India, US to collaborate on drone swarms & other military hi-techs
US undersecretary of defence for acquisition and sustainment, Ellen M Lord, after co-chairing the DTTI meeting with secretary (defence production) Subhash Chandra said the two countries had agreed on seven projects in the meeting.
This was decided in the 9th meeting of the bilateral Defence Technology and Trade Initiative (DTTI), which has failed to deliver since it was established in 2012 to jointly develop high-tech military technologies like infantry combat vehicles, advanced helicopters and jet engines, here on Thursday.
“I know that in the past, there have been frustrations with progress under DTTI but I can assure you that we are making considerable progress now,” said the US undersecretary of defence for acquisition and sustainment, Ellen M Lord, after co-chairing the DTTI meeting with secretary (defence production) Subhash Chandra.
Lord said the two countries had agreed on seven projects in the DTTI meeting. The “short-term” ones, which should be finalized within six months or so, are the air-launched small aerial systems (drone swarms), light-weight small arms technology and ISTAR (intelligence, surveillance, targeting and reconnaissance) systems.
The “medium-term” projects include maritime domain awareness (MDA) solutions and “virtual augmented reality solutions for aircraft maintenance (VAMRAM)”. The “long-term” ones, in turn, are “terrain-shaping obstacles” (lethal munitions) and anti-drone technology called “counter-UAS rocket, artillery and mortar systems”.
The projects on the air-launched small aerial systems, which can be used from the C-17 Globemaster-III and C-130J Super Hercules aircraft acquired by the IAF, and the counter-UAS systems are indeed cutting-edge in modern-day warfare.
The sheer lethality of drone swarms -- low-cost, intelligent and expendable unmanned aerial vehicles (UAVs) -- working in conjunction with cruise missiles was brought home in the devastating attack on the biggest oil processing facility in Saudi Arabia just last month. There have also been mysterious drone swarm attacks on military bases, including a Russian one in Syria, in recent times.
The seven projects have been identified in the joint statement of intent (SoI) inked on Thursday to deepen defence technology cooperation and interoperability between the two nations. “The SoI outlines the need for detailed planning and measurable progress on the specific short, middle and long-term DTTI projects identified in the document,” said Lord.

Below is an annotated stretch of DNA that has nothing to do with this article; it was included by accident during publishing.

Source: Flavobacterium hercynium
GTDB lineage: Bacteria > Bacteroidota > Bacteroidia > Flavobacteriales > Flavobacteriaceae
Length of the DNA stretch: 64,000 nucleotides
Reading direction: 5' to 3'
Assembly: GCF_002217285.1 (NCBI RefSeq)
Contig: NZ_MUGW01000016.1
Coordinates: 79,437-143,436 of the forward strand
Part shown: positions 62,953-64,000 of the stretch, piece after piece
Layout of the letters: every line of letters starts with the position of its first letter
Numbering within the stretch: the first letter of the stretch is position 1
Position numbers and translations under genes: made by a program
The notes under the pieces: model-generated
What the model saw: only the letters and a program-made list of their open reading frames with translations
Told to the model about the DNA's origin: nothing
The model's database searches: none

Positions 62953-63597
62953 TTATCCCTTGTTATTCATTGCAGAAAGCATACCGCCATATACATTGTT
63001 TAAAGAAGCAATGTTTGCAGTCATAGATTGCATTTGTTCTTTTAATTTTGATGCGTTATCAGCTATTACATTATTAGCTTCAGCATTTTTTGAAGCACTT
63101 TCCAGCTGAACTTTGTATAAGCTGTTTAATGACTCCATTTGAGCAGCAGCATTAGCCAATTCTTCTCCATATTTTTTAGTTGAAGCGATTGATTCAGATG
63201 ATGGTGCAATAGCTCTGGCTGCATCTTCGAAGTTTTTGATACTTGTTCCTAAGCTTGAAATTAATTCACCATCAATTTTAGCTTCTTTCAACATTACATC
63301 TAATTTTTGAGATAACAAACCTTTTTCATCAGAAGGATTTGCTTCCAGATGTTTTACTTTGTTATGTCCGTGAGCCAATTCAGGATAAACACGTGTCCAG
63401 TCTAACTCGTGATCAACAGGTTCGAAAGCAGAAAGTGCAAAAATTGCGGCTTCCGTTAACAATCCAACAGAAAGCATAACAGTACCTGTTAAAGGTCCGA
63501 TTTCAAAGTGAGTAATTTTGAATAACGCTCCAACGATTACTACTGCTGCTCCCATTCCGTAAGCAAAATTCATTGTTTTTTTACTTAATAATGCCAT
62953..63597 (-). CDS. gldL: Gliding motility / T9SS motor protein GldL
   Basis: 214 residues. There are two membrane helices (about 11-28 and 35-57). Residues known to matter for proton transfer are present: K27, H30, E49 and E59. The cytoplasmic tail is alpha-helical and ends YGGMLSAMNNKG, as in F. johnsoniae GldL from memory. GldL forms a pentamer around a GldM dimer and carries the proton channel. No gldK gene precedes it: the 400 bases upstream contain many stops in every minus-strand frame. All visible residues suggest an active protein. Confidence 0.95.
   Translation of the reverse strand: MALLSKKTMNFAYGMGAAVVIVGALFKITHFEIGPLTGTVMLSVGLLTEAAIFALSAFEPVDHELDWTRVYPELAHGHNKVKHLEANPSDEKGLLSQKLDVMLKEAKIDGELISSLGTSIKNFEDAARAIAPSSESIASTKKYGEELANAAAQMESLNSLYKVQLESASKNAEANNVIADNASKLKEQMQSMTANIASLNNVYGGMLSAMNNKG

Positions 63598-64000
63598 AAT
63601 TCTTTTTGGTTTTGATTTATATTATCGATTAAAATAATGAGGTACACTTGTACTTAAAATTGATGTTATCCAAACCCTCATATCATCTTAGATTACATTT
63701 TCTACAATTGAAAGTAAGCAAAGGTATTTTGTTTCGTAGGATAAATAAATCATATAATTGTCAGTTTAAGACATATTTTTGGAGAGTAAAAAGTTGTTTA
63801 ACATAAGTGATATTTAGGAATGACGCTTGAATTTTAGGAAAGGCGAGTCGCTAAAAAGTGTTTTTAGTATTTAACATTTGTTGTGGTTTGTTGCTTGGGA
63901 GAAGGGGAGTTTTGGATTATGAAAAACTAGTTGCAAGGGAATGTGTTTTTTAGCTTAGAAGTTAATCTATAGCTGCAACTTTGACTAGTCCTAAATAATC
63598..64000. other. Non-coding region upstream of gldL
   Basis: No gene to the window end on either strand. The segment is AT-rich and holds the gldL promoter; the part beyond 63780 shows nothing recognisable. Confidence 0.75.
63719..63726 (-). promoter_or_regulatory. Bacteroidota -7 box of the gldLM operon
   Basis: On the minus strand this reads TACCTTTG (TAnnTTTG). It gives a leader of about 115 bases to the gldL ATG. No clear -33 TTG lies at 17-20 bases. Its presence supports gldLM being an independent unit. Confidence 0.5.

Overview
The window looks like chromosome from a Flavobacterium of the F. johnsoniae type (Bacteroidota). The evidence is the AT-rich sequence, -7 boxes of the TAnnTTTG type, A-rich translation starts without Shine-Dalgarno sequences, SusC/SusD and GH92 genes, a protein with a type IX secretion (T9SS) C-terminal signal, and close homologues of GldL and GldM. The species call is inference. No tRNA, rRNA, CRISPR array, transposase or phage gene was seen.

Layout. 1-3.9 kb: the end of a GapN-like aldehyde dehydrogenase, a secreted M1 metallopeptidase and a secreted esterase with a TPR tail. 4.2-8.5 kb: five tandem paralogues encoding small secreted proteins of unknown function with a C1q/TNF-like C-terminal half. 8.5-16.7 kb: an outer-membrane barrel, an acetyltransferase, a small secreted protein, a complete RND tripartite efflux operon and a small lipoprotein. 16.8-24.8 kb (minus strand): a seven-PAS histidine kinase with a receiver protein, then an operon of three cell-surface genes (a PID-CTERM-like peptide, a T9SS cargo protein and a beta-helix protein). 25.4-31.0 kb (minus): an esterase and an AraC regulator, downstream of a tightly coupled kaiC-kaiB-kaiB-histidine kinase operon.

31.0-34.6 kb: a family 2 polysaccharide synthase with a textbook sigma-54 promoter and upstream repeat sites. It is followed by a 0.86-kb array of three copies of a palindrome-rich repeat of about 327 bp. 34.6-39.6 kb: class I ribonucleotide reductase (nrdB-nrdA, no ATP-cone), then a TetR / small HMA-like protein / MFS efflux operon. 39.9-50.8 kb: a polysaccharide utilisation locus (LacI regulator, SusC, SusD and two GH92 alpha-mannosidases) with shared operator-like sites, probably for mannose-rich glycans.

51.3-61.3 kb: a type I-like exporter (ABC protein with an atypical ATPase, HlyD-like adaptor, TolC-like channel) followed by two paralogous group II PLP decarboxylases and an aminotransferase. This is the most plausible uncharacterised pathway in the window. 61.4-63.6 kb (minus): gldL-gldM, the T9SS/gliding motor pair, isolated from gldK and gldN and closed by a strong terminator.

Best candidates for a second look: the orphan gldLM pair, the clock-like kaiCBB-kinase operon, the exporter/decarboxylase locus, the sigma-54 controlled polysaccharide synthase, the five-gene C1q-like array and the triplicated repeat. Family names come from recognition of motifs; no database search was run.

The DTTI stand-operating procedure is also likely to be finalized in the next “two-plus-two” dialogue that is likely to be held between the defence and foreign ministers of India and US in Washington in December, she added.
Sources said the two countries have also finalized the Industry Security Annex (ISA), which will allow the US to safely transfer classified military technologies to Indian private sector companies. This comes after the bilateral military pact called COMCASA (Communications, Compatibility and Security Arrangement) was inked in September 2018. The COMCASA has paved the way for India to get greater access to advanced military technologies with encrypted and secure communications and data links like armed Predator-B or Sea Guardian drones.
With the US having already inked lucrative arms contracts worth over $17 billion with India since 2007, New Delhi has lined up proposed defence deals worth another $10 billion with Washington over the next two-three years.
But the much-touted DTTI to transform the “buyer-seller” relationship into co-development and production of advanced weapon systems has remained a mere pipedream till now. The drone swarm technology and the counter-measures might just kick-start it.